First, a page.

Free Fishing Day in Arizona, October 7, 2017

Free Fishing Day in Arizona, October 7, 2017

Personally, I also coach a little league team. Each year we bring 5th graders from various schools to a Diamondback game. A lot of these kids live around the stadium and can see it, but never get to go inside. I’ve always believed if you give these kids an opportunity to get involved in the community, that’s when you’ll see them flourish. So, they have to earn their tickets to the game by doing a community service project, and then writing an essay about their experience. That’s what “pays” for their ticket to the game. This year we had about 2,000 kids participate. Every kid will get a ticket to the game, a hot dog, a drink, and an opportunity to get on the field and meet the players and Baxter the mascot.

Many of these kids have also never been outside of their neighborhood – never experienced hiking or fishing or camping under the stars. I’m part of the Big Brother Big Sisters program and I’ve had a Little Brother for 5 or 6 years now. He told me he was from South Phoenix and he had never seen snow. We jumped in our car and went to Flagstaff and he played in the snow and it was amazing. He is just one example of thousands of kids who have never been outside of their neighborhoods – never even touched snow. We take this stuff for granted. And at what cost to the children in our communities?

There’s a connection between success in school and what they do outside of the school. Being outdoors and being with friends and relaxing, breathing in fresh air and enjoying a great sport - it’s an experience that every young kid should have and if I can help a child have this experience, I will.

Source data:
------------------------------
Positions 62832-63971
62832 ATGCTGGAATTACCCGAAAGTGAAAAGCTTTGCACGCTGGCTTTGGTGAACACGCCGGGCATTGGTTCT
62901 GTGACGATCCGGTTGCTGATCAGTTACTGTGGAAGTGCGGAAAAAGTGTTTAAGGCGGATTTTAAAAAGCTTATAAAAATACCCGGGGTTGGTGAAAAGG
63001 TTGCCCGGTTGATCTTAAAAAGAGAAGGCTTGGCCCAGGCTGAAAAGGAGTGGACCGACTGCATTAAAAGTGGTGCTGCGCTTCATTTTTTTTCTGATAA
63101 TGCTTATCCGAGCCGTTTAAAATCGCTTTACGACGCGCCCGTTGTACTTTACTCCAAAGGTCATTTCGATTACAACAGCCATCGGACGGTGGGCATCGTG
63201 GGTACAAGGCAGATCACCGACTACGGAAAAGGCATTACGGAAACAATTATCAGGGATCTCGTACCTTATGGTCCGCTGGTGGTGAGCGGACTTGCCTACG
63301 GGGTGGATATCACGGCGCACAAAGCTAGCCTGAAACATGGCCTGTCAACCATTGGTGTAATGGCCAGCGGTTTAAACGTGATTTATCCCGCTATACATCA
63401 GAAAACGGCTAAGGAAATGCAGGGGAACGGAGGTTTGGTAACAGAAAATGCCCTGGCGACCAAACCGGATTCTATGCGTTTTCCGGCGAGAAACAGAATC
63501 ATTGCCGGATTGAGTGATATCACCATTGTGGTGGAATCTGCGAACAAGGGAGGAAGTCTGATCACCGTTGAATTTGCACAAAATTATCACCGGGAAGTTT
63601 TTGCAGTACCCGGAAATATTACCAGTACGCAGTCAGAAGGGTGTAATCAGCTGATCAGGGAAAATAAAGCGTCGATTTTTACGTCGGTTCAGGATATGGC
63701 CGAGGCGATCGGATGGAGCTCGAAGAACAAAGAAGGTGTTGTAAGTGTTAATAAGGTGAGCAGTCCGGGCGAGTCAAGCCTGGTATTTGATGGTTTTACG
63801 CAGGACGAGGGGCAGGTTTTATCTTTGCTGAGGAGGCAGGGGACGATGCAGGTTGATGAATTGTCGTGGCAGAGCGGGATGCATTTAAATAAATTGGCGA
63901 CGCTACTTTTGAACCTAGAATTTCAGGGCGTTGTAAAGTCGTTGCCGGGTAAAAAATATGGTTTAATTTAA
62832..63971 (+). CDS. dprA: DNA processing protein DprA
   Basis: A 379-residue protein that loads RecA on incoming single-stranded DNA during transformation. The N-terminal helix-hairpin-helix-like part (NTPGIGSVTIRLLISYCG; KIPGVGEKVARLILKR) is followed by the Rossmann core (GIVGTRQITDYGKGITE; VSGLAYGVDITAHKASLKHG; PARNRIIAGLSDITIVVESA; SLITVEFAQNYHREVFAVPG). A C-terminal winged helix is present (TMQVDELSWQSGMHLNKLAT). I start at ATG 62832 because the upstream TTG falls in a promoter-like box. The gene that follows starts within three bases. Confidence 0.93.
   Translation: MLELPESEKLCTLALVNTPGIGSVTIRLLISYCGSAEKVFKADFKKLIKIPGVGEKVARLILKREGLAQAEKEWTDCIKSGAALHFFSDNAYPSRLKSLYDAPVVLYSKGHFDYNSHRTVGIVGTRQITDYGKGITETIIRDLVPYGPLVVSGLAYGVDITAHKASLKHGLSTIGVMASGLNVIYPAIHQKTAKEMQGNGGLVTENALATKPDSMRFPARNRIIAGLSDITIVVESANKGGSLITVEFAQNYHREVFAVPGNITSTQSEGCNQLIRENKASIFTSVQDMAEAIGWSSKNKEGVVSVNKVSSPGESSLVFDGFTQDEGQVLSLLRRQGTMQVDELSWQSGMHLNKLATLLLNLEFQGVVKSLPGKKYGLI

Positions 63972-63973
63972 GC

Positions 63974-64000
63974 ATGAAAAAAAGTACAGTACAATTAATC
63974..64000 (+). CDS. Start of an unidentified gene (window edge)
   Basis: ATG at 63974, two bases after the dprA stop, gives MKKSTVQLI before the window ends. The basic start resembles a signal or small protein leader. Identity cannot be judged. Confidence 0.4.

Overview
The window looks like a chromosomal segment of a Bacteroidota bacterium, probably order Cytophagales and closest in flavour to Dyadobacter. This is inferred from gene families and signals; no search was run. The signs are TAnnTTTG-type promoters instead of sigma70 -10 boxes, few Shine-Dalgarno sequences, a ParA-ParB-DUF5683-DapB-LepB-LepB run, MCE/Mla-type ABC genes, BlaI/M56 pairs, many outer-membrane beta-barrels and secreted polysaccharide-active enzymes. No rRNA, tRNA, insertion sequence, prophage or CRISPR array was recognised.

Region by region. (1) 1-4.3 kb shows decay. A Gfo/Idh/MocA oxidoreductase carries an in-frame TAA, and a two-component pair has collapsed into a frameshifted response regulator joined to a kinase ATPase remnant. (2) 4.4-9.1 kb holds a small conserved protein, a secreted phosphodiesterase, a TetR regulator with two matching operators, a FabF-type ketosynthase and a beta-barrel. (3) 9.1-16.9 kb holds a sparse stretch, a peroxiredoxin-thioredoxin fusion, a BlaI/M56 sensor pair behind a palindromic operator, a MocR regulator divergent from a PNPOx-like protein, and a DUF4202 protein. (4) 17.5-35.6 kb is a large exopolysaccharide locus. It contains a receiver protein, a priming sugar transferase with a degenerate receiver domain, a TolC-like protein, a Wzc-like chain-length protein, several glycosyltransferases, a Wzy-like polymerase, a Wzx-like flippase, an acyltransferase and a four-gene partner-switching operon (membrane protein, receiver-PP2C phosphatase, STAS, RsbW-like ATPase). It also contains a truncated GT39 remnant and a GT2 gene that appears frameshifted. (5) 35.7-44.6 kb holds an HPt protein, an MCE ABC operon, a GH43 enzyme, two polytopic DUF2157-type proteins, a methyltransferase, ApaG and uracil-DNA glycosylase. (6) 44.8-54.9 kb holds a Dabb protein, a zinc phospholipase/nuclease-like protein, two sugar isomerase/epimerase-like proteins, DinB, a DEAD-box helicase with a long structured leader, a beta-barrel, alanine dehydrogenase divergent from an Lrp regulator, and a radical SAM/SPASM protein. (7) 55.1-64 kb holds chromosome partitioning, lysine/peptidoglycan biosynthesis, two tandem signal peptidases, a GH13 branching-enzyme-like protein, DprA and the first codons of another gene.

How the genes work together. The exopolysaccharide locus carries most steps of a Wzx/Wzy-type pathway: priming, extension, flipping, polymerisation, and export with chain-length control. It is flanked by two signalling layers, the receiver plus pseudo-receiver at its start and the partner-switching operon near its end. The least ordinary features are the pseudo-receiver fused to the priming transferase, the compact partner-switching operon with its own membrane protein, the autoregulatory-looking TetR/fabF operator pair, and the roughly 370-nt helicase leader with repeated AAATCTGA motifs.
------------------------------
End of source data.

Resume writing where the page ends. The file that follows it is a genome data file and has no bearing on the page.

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On Saturday October 7th, along with several city officials from Phoenix including 3 Latino state legislators, Maricopa County Supervisor Steve Gallardo hosted a Fishing Day at the Cesar Chavez Park to encourage families to get outdoors and to discuss the importance of public lands. Supervisor Gallardo spent the day with HECHO and the Arizona Game & Fish teaching kids how to fish and grilling hot dogs!

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Supervisor Gallardo is a fourth generation Arizona native. In 2002, he was elected to the State House of Representatives in a new legislative district covering the southwest valley. In October of 2001, he was appointed to the Cartwright Elementary School Governing Board to fulfill an unexpired term, and then later elected in 2002 and in 2010 for 4-year terms. Supervisor Gallardo currently serves as the Governing Board President of the Cartwright Elementary School District. In 2004, He was elected to the Phoenix Union High School Board and left Phoenix Union to run for the Arizona State Senate.